To get into the business, one has to be anointed by the original equipment manufacturers (OEMs). This is because it is these manufacturers – usually Airbus and Boeing, and the engine manufacturers, who decide how one of the parts is to be looked it, how it should be tested, and how it must be repaired.
Unless the OEMs agree, setting up an MRO is well nigh impossible. India managed to set up its own MRO facilities (see chart) primarily because it was a large purchaser of aircraft, and the government decided to negotiate with the OEMs at the time of purchase itself that it would like to service the purchased aircraft in India itself. Thus, little by little, India got the capability of servicing, repairing and overhauling all types of aircraft – the full range of Boeings India has, the full range of Airbuses the country uses, and even turboprop (ATR aircraft). In addition to this almost all chartered aircraft approach India’s MROs to get their aircraft serviced and certified.
Certification is what drives this business. To fly an aircraft, someone has to certify it as being airworthy. That requires adherence to standards, and a full inspection of the aircraft.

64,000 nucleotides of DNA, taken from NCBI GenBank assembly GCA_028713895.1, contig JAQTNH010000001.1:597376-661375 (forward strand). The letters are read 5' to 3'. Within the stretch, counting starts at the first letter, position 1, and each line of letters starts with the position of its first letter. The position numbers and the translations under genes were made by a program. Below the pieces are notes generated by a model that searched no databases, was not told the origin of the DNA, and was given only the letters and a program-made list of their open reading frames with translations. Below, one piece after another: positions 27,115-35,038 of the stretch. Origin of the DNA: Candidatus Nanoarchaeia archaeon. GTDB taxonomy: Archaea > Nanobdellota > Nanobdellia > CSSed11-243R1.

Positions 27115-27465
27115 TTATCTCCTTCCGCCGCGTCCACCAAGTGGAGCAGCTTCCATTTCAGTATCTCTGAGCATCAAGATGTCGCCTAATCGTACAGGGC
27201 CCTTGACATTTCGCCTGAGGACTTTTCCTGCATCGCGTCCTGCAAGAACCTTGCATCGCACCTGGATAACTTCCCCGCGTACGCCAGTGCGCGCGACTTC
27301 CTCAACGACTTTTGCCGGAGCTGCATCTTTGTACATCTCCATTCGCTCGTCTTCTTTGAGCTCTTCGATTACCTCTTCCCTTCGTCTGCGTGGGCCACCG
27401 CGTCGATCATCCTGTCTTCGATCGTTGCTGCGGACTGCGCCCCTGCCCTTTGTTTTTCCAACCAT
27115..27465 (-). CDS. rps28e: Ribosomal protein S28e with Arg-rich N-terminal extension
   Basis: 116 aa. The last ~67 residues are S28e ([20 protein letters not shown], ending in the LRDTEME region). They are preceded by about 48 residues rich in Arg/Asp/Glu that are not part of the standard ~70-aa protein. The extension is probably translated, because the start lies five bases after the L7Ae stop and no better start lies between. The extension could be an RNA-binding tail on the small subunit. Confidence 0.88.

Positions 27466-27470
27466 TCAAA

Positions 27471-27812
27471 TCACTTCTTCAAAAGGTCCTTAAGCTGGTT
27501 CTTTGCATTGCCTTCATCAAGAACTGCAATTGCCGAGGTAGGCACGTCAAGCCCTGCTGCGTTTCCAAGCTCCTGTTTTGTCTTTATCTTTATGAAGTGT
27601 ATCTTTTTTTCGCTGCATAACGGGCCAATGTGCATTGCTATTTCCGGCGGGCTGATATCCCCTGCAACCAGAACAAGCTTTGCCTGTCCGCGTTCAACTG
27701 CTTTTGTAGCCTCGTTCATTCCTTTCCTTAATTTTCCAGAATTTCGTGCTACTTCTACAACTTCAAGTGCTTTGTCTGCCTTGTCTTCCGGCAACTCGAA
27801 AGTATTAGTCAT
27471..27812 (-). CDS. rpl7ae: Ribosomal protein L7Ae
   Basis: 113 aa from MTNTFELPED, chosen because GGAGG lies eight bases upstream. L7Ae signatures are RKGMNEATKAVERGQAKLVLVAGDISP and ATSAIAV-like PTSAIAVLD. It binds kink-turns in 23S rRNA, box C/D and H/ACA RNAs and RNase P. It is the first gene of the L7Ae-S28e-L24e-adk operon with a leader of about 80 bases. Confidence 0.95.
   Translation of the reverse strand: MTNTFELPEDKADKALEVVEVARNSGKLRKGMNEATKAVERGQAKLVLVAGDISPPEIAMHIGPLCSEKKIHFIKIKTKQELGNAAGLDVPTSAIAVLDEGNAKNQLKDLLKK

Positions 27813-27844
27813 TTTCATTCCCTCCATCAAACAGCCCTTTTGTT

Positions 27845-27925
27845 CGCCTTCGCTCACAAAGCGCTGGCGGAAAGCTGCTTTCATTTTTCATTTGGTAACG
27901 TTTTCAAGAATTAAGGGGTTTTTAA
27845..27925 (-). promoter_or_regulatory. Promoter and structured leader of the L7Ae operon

To fly an aircraft in India or using India’s airfields, the vessel must have DGCA (director general of civil aviation) certification. But this certification is usually an endorsement of the certification guarantees provided by one of the other two certification agencies – FAA or Federal Aviation Administration, and EASA (European Aviation Safety Agency). These certifiers in turn depend on the certification guarantees provided by the makers of landing gears, pneumatics, engines (usually Rolls-Royce, Pratt & Whitney and General Electric)..
Each licence to service any part costs money – first in getting a licence, and then in getting the staff trained through a certified agency. Even setting up a test bay costs money. To do an NDT (non-destructive testing) a certification from NABL is required. Even that costs money. Ideally, the OEMs want to take up the MRO business for small purchasers themselves, then enter into a back-to-back relationship between customer, seller and the third party MRO agency.